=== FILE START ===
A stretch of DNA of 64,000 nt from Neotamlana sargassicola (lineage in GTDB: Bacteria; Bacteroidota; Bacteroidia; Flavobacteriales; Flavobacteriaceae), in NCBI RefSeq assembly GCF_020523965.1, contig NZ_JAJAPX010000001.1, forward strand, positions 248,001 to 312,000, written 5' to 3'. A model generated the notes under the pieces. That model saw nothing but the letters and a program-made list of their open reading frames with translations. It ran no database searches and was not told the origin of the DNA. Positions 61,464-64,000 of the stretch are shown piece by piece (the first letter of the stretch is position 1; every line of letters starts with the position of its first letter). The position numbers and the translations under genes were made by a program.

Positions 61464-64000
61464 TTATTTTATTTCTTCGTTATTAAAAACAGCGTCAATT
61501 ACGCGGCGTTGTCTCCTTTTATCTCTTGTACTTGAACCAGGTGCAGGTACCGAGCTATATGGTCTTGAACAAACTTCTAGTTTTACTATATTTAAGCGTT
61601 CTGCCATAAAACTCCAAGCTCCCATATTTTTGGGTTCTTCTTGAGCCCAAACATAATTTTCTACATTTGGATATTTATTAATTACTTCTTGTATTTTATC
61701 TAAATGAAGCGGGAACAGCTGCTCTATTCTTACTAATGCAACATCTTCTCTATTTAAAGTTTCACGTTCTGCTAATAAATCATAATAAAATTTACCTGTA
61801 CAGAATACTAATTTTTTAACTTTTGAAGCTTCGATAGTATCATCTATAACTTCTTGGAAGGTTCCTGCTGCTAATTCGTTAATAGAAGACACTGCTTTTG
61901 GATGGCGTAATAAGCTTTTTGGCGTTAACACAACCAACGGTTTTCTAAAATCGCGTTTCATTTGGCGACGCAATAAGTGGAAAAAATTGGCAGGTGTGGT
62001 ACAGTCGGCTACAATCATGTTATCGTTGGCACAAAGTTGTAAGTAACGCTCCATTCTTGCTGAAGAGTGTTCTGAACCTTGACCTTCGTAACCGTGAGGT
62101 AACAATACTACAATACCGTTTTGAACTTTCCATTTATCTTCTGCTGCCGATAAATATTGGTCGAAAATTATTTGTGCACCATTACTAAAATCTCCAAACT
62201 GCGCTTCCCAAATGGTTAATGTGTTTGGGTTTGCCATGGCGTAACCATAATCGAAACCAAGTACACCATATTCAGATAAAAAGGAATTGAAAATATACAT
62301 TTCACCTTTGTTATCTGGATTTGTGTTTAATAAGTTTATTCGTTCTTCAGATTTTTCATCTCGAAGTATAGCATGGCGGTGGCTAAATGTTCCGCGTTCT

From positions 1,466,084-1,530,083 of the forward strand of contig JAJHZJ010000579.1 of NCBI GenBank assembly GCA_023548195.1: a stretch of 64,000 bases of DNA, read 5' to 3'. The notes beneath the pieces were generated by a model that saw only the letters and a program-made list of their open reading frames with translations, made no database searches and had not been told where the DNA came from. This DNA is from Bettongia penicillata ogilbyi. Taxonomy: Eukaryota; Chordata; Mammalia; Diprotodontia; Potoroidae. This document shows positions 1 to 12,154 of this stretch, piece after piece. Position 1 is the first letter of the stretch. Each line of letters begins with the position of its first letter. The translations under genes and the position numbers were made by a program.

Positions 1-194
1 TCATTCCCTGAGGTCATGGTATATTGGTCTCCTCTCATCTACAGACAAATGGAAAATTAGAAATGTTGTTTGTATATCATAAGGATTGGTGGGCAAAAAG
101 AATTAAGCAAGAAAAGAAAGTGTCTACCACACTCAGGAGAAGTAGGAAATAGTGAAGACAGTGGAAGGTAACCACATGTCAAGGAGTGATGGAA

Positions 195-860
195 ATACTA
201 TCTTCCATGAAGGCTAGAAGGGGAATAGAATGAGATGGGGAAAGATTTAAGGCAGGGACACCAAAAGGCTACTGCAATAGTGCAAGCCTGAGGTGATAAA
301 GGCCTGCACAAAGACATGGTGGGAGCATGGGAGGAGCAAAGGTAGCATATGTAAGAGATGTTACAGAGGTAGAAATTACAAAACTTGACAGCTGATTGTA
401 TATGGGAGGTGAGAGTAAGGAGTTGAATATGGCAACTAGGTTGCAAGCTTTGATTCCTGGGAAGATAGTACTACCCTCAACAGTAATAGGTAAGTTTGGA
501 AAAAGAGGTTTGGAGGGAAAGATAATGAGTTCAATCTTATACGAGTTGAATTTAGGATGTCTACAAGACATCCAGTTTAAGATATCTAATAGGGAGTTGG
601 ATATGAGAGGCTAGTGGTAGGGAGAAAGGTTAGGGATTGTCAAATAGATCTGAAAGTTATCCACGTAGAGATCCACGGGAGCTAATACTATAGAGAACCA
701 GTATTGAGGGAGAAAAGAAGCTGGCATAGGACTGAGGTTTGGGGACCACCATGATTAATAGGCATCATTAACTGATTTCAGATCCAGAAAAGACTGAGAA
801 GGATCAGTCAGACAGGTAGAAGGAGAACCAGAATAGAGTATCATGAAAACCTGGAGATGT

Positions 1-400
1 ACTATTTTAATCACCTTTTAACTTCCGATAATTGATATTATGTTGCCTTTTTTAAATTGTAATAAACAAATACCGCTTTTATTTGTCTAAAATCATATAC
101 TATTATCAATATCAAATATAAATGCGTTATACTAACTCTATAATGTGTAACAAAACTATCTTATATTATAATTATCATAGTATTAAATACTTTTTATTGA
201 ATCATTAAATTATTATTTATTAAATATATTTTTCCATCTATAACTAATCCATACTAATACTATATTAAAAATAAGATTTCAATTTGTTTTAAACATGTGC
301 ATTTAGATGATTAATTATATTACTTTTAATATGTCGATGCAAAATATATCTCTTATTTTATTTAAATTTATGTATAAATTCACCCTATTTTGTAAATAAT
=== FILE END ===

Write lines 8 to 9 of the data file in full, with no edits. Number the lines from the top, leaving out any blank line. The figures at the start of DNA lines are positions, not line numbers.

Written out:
61901 GATGGCGTAATAAGCTTTTTGGCGTTAACACAACCAACGGTTTTCTAAAATCGCGTTTCATTTGGCGACGCAATAAGTGGAAAAAATTGGCAGGTGTGGT
62001 ACAGTCGGCTACAATCATGTTATCGTTGGCACAAAGTTGTAAGTAACGCTCCATTCTTGCTGAAGAGTGTTCTGAACCTTGACCTTCGTAACCGTGAGGT